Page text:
Crab shells and zinc were used to create a new 100% biodegradable and recyclable battery. The safe, durable and environmentally friendly battery can be recharged at least 1.000 times and is ideal for storing wind and solar energy for the power grid.
Today, you know, the most used technology to accumulate energy from renewable sources is that based on lithium ions. I have already spoken to you how complex this supply chain is becoming: today, the boom in electric vehicles has put it to the test even more.
Not to mention those already produced and marketed: it is not easy to recycle them at the end of their life, so most of those produced by 2030 (we are talking about 15 million tons) will end up in landfills.
A 'crab shell' battery?
Researchers from the University of Maryland and the University of Houston set the goal of creating a more sustainable battery and chose the chemistry of battery zinc-metal, already in the works for years by their team.
Zinc is much more abundant than lithium in the earth's crust, which is why zinc-ion batteries are cheaper. But traditional batteries, made up of zinc anodes, metal oxide cathodes and water-based electrolytes, suffer from an uneven distribution of zinc on the electrode surface, which makes them dangerous and short-lived.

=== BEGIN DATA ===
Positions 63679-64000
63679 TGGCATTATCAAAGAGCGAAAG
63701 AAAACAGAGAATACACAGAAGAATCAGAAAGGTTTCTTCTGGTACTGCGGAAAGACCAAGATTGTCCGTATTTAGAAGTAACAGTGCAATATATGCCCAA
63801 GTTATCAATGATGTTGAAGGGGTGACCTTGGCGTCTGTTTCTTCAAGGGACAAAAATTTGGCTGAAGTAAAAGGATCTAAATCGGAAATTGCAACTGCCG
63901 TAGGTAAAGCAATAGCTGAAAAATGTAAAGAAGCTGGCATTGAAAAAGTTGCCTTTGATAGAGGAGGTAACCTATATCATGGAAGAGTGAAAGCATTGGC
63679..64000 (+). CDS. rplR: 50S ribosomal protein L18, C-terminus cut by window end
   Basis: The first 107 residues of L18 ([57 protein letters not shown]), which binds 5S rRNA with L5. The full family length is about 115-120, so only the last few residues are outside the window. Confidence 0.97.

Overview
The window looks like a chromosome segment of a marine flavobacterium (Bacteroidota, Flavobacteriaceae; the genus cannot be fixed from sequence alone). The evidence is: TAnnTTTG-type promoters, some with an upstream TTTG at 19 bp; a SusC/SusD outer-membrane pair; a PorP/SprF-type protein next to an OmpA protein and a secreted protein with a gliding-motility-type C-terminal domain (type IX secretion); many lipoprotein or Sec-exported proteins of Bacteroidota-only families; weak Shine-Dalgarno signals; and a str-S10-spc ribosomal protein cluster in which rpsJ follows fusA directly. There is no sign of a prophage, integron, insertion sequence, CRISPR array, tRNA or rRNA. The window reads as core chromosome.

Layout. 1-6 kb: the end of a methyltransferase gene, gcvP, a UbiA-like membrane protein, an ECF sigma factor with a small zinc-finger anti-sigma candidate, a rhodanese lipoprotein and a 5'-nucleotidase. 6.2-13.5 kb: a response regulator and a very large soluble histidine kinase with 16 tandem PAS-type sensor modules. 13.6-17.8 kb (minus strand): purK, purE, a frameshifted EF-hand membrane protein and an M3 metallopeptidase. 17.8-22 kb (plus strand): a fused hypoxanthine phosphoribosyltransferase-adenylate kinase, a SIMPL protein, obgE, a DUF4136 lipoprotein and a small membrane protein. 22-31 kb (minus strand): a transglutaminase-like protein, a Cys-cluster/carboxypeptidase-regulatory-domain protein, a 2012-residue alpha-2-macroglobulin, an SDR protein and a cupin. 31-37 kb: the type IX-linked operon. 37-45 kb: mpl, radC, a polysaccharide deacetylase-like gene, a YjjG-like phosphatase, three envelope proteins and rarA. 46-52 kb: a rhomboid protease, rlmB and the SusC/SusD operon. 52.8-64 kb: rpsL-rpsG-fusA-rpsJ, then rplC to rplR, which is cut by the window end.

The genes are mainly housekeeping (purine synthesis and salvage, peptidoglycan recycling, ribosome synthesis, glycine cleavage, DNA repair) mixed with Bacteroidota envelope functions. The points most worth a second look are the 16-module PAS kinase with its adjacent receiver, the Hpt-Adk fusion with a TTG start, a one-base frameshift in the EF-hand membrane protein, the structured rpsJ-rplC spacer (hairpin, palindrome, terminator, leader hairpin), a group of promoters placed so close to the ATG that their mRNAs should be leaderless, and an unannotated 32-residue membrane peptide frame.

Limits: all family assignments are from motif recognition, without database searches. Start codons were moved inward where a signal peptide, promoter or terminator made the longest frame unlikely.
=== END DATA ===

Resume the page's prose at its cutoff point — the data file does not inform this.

Researchers have developed a biodegradable electrolyte gel from chitin, a protein that makes up the hard shell of crustaceans: crab, lobster, shrimp, there's plenty of it. Typically, chitin is thrown away as a by-product of the food industry.
Combining it with zinc, the researchers created an excellent electrolyte. The battery, reported in the magazine Matter , he kept an efficiency of 99,7% over 1.000 cycles during high-current operation.
Can be recycled (almost all)
Two thirds of the battery is biodegradable, which makes it very environmentally friendly. Both the chitosan electrolyte and the cathode material biodegrade in the soil within a few months, and the remaining zinc can be recycled.
"In the future, I hope that all battery components are biodegradable," says Liangbing Hu, materials scientist and one of the authors of the study. that I link to you here.
For once, saying "we caught a crab" is good news.